facts about saturated fats

Here are facts that will help ease your mind about saturated fats

Many of us have spent our entire lives believing that saturated fats are vessel-clogging villains to be entirely avoided. Doctors recommended staying away from saturated fats. Food manufacturers filled the grocery stores with low-fat/no-fat foods. However, the 2015 Dietary Guidelines have indicated that all this vilification of saturated fats is no longer supported by the clinical evidence.

The emerging evidence regarding the consumption of saturated fat and heart health is confusing and controversial. Many studies over the past decade indicate saturated fat and even cholesterol consumption, when in moderation, may not be adverse to our health.

“Current evidence does not clearly support cardiovascular guidelines that encourage high consumption of polyunsaturated fatty acids and low consumption of total saturated fats,” concluded researchers in a review published in the Annals of Internal Medicine.

Instead of saturated fats and cholesterol, many leading nutrition and health experts are now looking at inflammation as a prime mover as a contributing factor of heart disease.

Here’s what you need to know about saturated fats and why better-for-you palm oil is gaining in popularity:

  • Replacing trans fats with some saturated fats is heart smart. The Food and Drug Administration (FDA) removed partially hydrogenated oils (PHOs) from its list of ingredients generally recognized as safe. The preponderance of clinical and epidemiological evidence suggest these industrial trans fatty acids, also known as artificial trans fats, are strongly associated with an increased risk of poor heart health. As a result, the agency has required these fatty acids be removed from the American food supply. “Removing PHOs from processed foods could prevent thousands of heart attacks and deaths each year,” states the FDA website. To replace this form of fat, many food manufacturers have turned to Malaysian certified sustainable palm oil because it’s naturally trans-fat free, is not known to raise LDL (bad) cholesterol and functions like trans fat in various foods, such as desserts .
  • Eating a balanced fat may reduce inflammation. With a 50/50 balance of saturated to unsaturated fats, palm oil contains fewer inflammatory omega 6s than most other plant oils, such as canola, soybean and corn. At the same time, these other vegetable oils contain more omega 3 fatty acids, including linolenic acid.
  • Replacing saturated fats with carbs, a hallmark of low-fat diets, may not be as healthy as once thought. “There’s strong evidence that this doesn’t necessarily lower the risk of cardiovascular disease,” says Roger Clemens, DrPH, CFS, CNS, FIFT, FASN, FIAFST who served on the USDA 2010 Dietary Guidelines Advisory Committee. “Replacing saturated fats with some carbohydrates may reduce total and LDL-C cholesterol, but they may significantly increase triglycerides and reduce the good cholesterol, HDL-C,” he cautions.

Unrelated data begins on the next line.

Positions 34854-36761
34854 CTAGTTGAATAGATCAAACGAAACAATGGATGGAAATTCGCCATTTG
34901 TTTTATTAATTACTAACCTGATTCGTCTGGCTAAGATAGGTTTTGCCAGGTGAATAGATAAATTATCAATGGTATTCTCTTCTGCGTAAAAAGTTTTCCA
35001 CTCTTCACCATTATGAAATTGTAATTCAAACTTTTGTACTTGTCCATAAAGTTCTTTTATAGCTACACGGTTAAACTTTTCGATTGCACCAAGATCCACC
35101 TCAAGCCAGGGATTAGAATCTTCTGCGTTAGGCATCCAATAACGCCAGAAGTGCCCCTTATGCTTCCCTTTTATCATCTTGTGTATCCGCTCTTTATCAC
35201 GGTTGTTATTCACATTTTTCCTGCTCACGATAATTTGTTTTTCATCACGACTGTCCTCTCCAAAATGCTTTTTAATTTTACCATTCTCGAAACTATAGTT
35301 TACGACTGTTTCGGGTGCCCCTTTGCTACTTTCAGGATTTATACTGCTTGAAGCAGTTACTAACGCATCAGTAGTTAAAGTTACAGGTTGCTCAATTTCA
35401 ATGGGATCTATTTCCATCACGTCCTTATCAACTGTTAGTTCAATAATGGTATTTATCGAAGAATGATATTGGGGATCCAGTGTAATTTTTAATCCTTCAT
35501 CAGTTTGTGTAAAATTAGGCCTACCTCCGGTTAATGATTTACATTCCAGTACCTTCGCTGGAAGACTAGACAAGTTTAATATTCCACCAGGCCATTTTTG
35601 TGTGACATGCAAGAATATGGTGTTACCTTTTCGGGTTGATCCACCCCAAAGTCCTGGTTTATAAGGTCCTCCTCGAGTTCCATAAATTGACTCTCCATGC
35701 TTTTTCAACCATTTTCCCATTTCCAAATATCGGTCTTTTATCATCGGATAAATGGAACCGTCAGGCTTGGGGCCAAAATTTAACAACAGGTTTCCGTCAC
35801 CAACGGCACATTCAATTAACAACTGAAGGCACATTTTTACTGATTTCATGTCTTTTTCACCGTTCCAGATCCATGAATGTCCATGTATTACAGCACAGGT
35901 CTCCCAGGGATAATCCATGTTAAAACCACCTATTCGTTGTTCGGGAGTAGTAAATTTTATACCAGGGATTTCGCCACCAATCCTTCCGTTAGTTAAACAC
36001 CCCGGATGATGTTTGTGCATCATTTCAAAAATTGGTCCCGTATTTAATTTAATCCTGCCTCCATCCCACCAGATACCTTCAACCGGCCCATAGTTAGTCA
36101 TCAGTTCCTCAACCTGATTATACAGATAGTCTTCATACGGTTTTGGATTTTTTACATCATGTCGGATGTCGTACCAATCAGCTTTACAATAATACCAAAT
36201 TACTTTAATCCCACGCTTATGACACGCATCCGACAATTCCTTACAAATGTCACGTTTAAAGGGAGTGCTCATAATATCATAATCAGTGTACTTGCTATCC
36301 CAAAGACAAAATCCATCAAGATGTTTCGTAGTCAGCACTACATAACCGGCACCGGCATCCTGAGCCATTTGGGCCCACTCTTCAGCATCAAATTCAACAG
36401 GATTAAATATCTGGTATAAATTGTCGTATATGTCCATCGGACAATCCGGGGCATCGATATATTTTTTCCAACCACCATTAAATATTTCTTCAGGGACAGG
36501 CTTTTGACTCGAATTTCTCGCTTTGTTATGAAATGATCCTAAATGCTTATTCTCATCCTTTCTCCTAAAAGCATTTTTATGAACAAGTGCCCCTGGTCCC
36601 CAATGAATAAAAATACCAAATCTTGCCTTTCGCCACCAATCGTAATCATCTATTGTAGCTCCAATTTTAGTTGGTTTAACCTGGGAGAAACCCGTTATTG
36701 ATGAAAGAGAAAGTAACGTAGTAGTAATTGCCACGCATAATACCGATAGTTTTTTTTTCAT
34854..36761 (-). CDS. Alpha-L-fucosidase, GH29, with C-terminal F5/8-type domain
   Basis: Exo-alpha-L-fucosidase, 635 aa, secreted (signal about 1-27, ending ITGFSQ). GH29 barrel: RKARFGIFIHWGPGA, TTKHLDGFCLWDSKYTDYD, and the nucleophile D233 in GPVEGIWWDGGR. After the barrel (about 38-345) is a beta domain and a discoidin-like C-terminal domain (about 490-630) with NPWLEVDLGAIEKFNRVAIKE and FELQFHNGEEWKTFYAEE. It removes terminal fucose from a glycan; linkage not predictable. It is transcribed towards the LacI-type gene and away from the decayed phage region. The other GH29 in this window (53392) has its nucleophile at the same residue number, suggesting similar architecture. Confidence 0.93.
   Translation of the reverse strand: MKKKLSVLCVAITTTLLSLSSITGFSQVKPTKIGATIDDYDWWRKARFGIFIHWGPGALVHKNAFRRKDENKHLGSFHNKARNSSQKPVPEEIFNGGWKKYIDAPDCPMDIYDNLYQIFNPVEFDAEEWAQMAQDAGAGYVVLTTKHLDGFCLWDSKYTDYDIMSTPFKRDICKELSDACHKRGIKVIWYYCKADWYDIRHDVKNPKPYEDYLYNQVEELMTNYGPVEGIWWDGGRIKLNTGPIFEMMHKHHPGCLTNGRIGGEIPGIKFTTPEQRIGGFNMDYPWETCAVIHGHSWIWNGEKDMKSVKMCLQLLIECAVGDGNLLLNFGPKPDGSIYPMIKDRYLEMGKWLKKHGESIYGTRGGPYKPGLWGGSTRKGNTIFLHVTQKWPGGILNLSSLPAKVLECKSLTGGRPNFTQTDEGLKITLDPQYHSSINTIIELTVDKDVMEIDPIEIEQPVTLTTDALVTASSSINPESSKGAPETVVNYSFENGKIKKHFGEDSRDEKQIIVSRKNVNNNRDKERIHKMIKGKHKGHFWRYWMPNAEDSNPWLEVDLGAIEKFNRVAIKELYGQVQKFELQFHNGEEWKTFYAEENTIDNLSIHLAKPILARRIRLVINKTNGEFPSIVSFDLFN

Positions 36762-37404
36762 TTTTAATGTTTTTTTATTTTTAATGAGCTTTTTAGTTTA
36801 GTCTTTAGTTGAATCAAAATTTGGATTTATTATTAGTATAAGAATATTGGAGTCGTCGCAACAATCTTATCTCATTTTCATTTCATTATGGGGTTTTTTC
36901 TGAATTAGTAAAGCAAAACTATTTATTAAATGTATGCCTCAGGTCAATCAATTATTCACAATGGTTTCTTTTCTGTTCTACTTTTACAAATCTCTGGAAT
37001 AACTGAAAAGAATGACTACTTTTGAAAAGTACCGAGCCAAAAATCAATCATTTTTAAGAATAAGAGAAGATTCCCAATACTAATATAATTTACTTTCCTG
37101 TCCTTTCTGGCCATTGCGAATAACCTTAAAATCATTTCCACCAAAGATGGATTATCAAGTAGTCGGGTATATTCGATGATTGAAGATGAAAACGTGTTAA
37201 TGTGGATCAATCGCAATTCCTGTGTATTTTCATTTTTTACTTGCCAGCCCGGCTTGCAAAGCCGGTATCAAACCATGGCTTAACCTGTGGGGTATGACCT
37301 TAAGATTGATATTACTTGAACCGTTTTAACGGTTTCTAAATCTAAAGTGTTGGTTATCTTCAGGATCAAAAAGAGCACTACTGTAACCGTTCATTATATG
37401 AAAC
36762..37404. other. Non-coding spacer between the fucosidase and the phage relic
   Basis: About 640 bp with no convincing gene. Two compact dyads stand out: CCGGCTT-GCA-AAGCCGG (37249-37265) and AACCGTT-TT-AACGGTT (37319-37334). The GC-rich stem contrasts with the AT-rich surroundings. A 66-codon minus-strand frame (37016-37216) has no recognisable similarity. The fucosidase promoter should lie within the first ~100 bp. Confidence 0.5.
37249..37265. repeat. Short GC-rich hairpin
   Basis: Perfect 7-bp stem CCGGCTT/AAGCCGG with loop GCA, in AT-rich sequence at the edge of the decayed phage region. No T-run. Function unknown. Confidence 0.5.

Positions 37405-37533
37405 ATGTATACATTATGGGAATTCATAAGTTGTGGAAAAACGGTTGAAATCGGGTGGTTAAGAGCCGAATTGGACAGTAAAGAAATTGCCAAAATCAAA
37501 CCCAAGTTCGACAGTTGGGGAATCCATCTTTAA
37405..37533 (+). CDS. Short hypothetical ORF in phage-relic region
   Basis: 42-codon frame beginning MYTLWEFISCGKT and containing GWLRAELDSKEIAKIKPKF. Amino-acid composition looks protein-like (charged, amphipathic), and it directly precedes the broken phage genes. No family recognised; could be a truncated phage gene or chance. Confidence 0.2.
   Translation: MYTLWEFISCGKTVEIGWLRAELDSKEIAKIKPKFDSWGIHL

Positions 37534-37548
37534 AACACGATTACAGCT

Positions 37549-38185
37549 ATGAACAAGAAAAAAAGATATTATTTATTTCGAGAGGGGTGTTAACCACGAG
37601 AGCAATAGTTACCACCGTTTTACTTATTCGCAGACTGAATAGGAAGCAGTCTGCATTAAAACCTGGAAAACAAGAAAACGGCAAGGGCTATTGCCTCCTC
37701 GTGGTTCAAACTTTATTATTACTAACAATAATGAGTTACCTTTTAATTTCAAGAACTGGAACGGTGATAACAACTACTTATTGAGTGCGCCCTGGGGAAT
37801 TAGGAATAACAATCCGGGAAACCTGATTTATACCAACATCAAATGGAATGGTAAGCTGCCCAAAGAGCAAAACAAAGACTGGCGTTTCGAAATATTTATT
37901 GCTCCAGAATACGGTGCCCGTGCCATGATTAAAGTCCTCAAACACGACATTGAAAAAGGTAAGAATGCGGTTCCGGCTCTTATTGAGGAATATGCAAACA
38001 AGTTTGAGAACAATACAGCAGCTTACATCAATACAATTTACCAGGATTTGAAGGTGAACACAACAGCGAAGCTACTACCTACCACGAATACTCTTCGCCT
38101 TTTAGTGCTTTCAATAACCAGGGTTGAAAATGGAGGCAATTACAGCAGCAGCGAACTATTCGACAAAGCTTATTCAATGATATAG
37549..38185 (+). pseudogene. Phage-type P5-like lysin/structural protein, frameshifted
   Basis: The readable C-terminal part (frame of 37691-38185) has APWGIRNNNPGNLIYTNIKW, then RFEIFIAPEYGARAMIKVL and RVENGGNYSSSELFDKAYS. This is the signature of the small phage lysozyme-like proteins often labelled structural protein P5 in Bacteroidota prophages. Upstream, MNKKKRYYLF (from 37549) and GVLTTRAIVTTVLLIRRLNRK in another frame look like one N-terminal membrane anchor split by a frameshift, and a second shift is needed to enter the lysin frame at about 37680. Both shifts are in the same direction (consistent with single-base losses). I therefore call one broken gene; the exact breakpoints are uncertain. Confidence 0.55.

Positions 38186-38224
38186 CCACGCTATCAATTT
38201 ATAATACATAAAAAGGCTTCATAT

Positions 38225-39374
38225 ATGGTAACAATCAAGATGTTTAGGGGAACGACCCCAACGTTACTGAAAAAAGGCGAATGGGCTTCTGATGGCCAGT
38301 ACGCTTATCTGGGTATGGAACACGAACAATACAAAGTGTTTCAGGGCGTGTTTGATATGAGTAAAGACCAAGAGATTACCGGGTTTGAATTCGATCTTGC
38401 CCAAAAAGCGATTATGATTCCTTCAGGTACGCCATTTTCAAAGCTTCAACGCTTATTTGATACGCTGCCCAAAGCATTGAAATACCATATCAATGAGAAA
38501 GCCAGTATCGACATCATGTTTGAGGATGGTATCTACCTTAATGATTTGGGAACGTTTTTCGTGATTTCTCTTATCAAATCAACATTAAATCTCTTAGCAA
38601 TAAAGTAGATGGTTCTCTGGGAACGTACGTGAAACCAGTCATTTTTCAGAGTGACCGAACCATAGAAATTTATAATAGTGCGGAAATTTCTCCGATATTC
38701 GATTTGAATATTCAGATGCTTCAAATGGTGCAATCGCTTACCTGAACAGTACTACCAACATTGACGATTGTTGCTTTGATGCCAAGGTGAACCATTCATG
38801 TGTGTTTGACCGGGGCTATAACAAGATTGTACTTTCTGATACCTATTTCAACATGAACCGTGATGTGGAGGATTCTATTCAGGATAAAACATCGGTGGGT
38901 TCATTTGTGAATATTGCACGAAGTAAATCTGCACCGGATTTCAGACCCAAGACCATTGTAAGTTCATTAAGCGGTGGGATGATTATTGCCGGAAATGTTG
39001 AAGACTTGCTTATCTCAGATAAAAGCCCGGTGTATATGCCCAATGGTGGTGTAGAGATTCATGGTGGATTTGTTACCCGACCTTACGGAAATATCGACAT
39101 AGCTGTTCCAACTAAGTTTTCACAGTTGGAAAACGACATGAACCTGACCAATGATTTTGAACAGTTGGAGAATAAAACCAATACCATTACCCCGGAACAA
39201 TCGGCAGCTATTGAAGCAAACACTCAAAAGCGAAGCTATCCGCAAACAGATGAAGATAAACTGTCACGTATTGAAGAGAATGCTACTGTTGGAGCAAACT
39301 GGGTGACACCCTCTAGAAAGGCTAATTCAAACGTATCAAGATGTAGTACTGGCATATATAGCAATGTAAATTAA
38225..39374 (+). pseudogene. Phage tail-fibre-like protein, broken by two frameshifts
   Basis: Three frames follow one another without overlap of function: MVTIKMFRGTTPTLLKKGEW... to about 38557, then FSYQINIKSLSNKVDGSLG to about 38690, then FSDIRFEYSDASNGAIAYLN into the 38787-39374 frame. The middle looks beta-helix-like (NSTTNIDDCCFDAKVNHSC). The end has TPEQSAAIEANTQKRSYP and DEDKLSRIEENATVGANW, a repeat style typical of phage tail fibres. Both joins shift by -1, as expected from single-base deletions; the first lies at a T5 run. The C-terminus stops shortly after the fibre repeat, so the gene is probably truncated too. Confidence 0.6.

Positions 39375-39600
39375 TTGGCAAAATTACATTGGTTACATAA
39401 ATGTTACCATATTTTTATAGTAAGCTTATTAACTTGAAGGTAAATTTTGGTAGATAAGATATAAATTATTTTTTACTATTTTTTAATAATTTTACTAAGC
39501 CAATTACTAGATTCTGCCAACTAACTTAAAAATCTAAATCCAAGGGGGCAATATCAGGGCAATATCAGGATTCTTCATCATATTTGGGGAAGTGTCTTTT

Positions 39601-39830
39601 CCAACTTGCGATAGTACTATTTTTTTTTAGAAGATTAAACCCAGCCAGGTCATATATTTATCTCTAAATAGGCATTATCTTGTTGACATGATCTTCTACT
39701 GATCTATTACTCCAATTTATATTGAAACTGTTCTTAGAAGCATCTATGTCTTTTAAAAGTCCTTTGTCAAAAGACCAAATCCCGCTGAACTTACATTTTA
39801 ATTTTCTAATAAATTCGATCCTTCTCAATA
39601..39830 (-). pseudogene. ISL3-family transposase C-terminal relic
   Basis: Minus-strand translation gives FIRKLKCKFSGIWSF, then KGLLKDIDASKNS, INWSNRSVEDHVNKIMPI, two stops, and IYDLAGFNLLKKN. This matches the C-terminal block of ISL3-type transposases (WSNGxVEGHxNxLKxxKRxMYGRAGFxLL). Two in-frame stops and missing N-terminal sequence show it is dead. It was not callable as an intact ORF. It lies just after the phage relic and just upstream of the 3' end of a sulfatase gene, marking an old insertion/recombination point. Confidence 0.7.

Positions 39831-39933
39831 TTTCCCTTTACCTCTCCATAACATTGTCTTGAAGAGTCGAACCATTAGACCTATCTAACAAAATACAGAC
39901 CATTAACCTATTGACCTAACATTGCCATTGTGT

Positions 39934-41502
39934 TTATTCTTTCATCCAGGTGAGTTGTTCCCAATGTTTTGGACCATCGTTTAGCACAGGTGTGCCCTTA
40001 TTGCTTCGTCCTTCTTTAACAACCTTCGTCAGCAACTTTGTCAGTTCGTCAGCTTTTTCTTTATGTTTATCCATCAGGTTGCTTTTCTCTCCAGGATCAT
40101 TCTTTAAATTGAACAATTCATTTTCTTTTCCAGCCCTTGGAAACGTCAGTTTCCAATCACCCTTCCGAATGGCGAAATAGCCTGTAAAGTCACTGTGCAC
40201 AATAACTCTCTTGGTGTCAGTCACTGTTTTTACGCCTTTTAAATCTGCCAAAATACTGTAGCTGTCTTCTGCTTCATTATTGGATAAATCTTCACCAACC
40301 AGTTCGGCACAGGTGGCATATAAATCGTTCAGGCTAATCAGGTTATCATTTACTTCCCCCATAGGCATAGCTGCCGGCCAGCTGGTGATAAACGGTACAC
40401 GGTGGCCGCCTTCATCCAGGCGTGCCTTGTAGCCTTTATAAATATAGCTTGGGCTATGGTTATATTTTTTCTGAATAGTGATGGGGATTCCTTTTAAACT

• Promising data, yet to be published, indicates that palm oil may support health HDL (good) cholesterol levels. When healthy adults ate a week’s worth of typical Malaysian meals, prepared with one of three different fats to give them varying saturated fat content and different ratios of saturated-to-polyunsaturated fatty acids, palm oil yielded promising results. HDL levels were raised by 7.6 percent in those who ate meals prepared with palm oil, while HDL levels appeared depressed in those who ate meals prepared with a cocoa butter and corn oil blend. “What this means to you and me, is that we shouldn’t be afraid of all saturated fats. However, we should understand that some may be healthier for the body than others,” comments researcher Kalyana Sundram, PhD, who helped to design and conduct the study.
  • Red palm oil (RPO) contains good-for-you nutrients. RPO contains carotenoids, tocotrienols, tocopherols, sterols, phospholipids, squalene and coenzyme Q10. Various forms of tocotrienols have been shown to protect against and minimize stroke-related brain damage. “There are also clinical studies being conducted on how palm carotenoids affect cancer, skin health, cell-to-cell signaling and immune enhancement,” explains Peter Pressman, MD, MS, FACN. He adds, “Red palm oil is specially processed to retain its carotene and tocotrienol content, which makes it is an unique and potentially healthful alternative to other vegetable despite its saturated fat content. Most of Malaysia’s palm oil is also increasingly being certified sustainable,  so you know it’s not associated with deforestation within that country.”
  • Palm oil may be safer to cook at high temperatures than other plant oils. “Other vegetable oils, when cooked at a high temperature, have lower heat-stability due to their elevated polyunsaturated fatty acid content. This means that more free radicals are formed in the cooking process, which may contribute to oxidative stress,” says Pressman. Palm oil’s smoke point, the temperature at which it starts to burn and smoke, is in excess of 450 degrees Fahrenheit, much higher than other better-for-you oils. Olive oil begins to degrade at 380 degrees Fahrenheit and coconut oil at 347 degrees Fahrenheit.
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